Kay Aarons, Strategic Financial Solutions Comment

Academy Autumn Seminar -  Key takeout
Rapid economic growth can present some serious issues in the short term, but improved efficiencies can result in net benefits over the longer term.
Jonathon Costello , Australian Unity Personal Financial Services


The US dollar joins the currency wars
Since the beginning of the year, more than 20 central banks have eased monetary policy. Upward pressure on the US dollar has been sharp. America's entry into the fray was only a matter of time.
Nouriel Roubini, Roubini Global Economics

Divergences, debt and economics
In a world dependent on robust economic growth to solve or postpone debt problems the over-reliance on an apparently slowing US economy is of major concern.
Dominic McCormick, Select Asset Management

A matter of time
Have you ever wondered about why some people plan for retirement and other people don’t? Whether people focus on the past, the present or the future - their Time Perspective - influences their retirement planning behaviour.
Dr Joanne Earl, UNSW
| 1.00 CE

Secondary market for corporate bond markets liquidity in 2014
The US secondary corporate bond market is in a time of significant upheaval. Changes to regulations has caused a new, insidious liquidity risk.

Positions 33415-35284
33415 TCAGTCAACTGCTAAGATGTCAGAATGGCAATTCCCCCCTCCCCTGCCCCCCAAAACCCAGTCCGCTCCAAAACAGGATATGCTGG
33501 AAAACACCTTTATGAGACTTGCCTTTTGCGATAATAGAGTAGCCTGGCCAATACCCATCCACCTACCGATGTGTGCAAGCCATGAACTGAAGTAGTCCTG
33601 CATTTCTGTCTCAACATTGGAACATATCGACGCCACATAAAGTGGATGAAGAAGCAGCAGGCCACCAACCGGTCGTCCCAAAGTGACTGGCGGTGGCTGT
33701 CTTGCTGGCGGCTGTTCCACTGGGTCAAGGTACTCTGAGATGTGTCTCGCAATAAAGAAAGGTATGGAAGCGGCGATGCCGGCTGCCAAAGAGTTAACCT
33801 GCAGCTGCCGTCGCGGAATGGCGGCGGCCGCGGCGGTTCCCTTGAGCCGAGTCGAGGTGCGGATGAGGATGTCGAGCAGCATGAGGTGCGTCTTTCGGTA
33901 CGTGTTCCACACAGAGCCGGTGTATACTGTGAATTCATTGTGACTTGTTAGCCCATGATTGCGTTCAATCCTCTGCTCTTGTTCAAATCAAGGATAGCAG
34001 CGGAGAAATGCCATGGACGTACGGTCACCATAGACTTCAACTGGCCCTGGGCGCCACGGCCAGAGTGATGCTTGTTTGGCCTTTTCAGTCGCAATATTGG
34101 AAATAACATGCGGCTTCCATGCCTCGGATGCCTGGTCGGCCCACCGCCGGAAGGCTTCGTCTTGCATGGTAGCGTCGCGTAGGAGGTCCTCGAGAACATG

Scott Weiner, Payden & Rygel
| 2.00 CE
White Paper

Time to think "yes" Japan, not "ex" Japan
Few opportunities are available today where discounts to intrinsic value outweigh downside risks. Japanese corporations are increasingly embracing ROE and shareholder value.
John Hock, Altrinsic Global Advisors
| 0.50 CE |

Member comments
Academy Autumn Seminar - Key takeout

Robert Shiller says the human brain is programmed for storytelling. Storytelling causes asset bubbles!
Ian Donaldson, IR Donaldson Comment

Academy Autumn Seminar -  Key takeout
China is often portrayed in an almost adversarial manner, when objectively their behaviour doesn't really bear this out. The rise of China will continue, but it won't be without continued challenges and challengers, and its progress certainly won't be a straight line. We should all hope that Xi's 'long game' doesn't become a 'long rope' as Australia is very dependent on his plans for long term success.
Nathan Baker, KR Securities